Why the vets trust in TB test for cattle
IN response to Dishonesty on TB is diabolical (Star, Sept 18).
As one of the few local vets actively involved in TB testing cattle in this area, I must totally refute the statement by Mr Harris of Carmel that 90 per cent of cattle slaughtered for TB do not have the disease. This is absolutely and totally untrue.
The testing method employed has been in continuous use for more than 50 years and in its initial stages of use enabled us to reduce the incidence of TB in cattle to less than 4 per cent of the UK national herds. It is widely acknowledged by all interested parties that this test shows an accuracy of 99.9 per cent. This means that of every thousand cattle indicated by this test to have TB only one may be taken as a false positive. Moreover it has to and successfully does differentiate between cattle showing an immune response to avian tuberculosis which is of no zoonotic (human health) or financial interest and mammalian tuberculosis which has a massive implication in both these areas. Simply explained, cattle are injected on day one with both types of purified avian and bovine tuberculin at a site on the cow's neck where a positive immune response produces a swelling at each site, which is examined and measured three days later. The relative increases in the swellings are compared on a table from which a diagnosis of infection with bovine tuberculosis is made.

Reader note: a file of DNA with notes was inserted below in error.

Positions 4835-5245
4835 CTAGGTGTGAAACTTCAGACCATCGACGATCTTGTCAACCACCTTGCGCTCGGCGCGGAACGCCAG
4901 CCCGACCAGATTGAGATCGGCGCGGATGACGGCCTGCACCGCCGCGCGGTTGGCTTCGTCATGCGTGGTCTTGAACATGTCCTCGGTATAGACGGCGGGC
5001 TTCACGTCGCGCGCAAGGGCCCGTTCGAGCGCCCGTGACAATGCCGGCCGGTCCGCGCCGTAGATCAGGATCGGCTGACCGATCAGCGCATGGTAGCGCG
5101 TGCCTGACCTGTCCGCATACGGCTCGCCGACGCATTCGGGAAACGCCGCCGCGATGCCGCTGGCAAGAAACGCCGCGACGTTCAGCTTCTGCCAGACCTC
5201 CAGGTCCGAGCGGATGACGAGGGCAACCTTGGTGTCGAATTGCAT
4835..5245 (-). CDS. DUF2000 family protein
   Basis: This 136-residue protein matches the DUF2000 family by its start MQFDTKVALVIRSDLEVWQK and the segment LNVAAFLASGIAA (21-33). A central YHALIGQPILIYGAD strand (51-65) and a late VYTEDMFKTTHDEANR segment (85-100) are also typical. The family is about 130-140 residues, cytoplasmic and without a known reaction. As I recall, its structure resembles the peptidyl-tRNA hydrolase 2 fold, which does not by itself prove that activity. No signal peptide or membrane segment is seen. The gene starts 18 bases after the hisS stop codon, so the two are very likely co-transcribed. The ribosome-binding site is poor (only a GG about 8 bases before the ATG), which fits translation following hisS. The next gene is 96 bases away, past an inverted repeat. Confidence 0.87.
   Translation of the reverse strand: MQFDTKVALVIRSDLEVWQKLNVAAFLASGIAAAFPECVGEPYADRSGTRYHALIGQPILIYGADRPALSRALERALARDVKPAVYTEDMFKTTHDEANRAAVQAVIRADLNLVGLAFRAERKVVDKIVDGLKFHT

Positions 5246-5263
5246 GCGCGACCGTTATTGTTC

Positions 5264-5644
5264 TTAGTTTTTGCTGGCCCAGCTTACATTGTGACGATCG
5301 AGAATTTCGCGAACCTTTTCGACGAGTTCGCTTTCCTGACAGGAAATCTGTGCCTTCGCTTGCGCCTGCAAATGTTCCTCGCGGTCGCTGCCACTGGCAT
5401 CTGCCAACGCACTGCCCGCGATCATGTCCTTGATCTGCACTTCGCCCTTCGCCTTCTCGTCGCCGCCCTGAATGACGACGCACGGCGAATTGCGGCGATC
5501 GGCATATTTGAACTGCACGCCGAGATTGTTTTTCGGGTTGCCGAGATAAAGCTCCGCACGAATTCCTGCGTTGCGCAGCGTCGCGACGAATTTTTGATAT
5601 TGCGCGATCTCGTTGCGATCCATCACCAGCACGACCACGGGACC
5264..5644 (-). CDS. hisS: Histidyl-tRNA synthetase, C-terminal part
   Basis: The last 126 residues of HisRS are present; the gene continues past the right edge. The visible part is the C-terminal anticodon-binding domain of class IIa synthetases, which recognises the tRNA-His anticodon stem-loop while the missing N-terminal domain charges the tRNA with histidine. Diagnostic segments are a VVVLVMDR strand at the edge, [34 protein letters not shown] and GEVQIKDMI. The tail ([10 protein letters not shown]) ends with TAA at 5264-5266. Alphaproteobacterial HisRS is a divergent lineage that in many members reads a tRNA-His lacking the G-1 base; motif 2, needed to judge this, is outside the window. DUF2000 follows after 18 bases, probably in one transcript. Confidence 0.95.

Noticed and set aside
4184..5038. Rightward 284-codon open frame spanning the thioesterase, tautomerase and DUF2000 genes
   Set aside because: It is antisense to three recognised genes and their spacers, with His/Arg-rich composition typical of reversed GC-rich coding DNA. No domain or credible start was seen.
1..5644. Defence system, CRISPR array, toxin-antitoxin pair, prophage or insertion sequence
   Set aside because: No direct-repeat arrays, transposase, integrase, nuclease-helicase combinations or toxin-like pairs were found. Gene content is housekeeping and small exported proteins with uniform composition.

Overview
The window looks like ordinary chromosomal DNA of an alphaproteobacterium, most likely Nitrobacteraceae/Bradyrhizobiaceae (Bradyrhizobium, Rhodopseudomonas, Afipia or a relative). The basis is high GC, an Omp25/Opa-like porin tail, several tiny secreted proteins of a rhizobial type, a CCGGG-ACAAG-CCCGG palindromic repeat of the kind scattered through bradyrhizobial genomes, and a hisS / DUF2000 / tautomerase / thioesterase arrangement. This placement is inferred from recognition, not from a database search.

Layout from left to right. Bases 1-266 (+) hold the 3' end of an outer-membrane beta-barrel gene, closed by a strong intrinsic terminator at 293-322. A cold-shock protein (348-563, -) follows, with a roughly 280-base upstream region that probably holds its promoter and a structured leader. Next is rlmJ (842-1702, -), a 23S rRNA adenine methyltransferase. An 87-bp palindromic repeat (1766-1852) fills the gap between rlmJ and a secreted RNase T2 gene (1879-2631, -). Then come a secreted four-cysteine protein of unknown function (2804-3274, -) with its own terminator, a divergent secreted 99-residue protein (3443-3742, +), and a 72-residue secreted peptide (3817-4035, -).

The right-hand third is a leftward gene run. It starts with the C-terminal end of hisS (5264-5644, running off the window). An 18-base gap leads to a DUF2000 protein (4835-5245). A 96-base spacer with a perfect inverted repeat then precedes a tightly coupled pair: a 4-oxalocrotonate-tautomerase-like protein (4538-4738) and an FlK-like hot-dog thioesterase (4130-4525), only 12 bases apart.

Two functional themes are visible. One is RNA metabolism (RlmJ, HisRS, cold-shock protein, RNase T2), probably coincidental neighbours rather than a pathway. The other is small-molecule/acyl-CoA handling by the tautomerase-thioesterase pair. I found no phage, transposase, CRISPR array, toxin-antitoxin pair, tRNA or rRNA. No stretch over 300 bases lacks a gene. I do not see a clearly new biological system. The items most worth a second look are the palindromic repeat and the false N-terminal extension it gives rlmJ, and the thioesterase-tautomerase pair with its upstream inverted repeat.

Due to the sensitivity of the test and its response to immune stimulation, Mr Harris is correct that many cattle slaughtered as a result of an intra-dermal skin test reaction do not show visible signs of the condition at post-mortem. All cattle in Wales are tested for TB annually and on infected farms the testing interval is aimed to be as close to 60 days as possible. This very proactive testing protocol means nearly all cattle taken from infected farms do not have time to develop clinical signs or detectable post-mortem lesions.
I can assure Mr Harris that as a vet directly involved in diagnosing and removing infected cattle that I would and could not do this if I believed the test I was using was only 10 per cent accurate.
Richard M Gibson